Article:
Monday, May 2, 2005
The AmNews reports that state medical boards reported disciplinary actions against physicians increased by 20% between 2003 and 2004.
Numbers the Federation of State Medical Boards released last month showed that state boards in 2004 took 5,502 prejudicial actions such as revocations, suspensions and reprimands against physicians. That's up from 4,590 actions in 2003. Substance abuse, unprofessional conduct and prescribing violations were the main reasons for discipline in 2004.
Non-prejudicial actions, which include license reinstatement after probation, climbed to 763 in 2004 from 640 in 2003. These board measures don't adversely impact physician licenses, but the federation said they consume time and resources, leaving small staffs less time to focus on in-depth investigations.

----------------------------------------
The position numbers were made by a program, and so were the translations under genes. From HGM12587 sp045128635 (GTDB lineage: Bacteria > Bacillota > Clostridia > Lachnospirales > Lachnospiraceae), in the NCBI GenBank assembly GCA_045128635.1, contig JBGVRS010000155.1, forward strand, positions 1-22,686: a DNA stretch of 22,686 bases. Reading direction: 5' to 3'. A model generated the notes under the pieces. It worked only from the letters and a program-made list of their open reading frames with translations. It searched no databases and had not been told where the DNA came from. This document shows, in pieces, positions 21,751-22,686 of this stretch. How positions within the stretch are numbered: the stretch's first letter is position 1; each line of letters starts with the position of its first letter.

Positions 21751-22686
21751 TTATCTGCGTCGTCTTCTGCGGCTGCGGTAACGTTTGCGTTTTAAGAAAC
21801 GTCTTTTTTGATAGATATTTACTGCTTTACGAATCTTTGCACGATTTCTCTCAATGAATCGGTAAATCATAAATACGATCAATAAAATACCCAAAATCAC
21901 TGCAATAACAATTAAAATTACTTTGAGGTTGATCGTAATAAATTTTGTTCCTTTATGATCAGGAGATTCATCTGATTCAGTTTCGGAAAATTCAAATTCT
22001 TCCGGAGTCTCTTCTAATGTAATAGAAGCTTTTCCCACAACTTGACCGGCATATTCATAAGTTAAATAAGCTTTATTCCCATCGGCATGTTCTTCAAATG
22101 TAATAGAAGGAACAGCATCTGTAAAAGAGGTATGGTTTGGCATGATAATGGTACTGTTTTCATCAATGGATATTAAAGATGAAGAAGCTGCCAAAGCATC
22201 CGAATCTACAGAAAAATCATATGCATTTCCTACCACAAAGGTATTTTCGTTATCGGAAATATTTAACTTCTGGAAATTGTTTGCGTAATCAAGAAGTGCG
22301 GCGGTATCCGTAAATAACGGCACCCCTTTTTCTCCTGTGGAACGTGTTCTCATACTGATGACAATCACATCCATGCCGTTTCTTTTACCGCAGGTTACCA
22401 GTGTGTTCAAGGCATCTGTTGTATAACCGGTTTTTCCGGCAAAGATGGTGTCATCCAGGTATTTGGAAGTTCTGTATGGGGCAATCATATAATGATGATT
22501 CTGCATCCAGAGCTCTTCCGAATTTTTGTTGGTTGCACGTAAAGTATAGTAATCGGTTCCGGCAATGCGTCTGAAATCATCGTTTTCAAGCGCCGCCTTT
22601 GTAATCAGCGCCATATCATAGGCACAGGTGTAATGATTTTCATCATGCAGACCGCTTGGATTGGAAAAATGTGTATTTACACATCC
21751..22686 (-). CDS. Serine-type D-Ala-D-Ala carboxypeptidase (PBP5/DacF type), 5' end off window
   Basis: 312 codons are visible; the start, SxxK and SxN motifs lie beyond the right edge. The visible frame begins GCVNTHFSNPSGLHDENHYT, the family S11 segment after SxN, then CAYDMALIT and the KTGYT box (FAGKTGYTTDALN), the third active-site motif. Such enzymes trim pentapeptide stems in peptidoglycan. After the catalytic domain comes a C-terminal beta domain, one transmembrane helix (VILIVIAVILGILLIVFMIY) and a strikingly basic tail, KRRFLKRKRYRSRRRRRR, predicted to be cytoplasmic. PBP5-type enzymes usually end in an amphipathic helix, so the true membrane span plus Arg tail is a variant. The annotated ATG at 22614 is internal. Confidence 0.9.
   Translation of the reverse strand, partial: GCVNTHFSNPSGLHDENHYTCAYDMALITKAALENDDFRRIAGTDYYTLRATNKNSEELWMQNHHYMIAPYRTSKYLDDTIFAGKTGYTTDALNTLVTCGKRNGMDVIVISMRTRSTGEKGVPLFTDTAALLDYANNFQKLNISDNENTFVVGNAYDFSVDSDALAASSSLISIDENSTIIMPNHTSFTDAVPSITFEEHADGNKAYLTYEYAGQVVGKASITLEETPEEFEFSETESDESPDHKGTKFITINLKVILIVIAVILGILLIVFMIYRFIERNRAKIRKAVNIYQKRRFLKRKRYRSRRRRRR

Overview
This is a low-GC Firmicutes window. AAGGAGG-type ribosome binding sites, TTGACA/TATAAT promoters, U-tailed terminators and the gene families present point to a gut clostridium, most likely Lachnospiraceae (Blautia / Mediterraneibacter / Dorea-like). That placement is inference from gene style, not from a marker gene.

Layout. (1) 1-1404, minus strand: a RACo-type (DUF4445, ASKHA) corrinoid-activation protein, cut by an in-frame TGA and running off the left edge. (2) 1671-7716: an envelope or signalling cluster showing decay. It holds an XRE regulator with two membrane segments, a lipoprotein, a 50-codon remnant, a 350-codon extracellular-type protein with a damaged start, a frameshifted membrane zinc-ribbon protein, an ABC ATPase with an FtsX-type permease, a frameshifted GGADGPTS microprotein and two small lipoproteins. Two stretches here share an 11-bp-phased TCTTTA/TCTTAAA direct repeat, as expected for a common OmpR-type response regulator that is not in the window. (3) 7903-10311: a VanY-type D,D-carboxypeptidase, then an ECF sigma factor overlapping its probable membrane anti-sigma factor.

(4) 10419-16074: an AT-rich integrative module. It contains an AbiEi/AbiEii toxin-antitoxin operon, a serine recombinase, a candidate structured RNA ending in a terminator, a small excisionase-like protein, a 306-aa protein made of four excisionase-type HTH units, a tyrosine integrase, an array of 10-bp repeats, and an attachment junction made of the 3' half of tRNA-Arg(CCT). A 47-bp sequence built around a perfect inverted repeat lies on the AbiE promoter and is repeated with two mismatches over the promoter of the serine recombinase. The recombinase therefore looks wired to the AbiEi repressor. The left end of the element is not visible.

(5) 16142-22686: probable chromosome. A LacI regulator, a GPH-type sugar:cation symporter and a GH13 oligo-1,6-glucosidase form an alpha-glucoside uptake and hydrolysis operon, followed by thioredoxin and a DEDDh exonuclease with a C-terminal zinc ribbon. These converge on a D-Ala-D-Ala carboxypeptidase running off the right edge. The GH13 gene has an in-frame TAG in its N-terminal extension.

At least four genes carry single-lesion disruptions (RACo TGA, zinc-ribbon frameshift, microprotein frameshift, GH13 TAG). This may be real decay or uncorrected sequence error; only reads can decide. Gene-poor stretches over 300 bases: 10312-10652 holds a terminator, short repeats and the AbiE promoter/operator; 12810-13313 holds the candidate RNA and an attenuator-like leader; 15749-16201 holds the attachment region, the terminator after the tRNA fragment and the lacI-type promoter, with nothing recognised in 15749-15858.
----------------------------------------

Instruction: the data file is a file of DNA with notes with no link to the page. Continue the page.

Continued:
The 2004 numbers continue a rise in doctor discipline. Total board actions rose 36% over the past five years, with 6,265 actions in 2004.
The article also discusses the reasons behind the increased action. It states the growing physician population is one reason and the other relates to improvements in the medical boards. It also appears that some state medical boards have a broad range of responsibilities, some of which do not appear to relate that closely to whether they are good doctors. For example, Missouri disciplines doctors for failing to pay state income tax. [bm]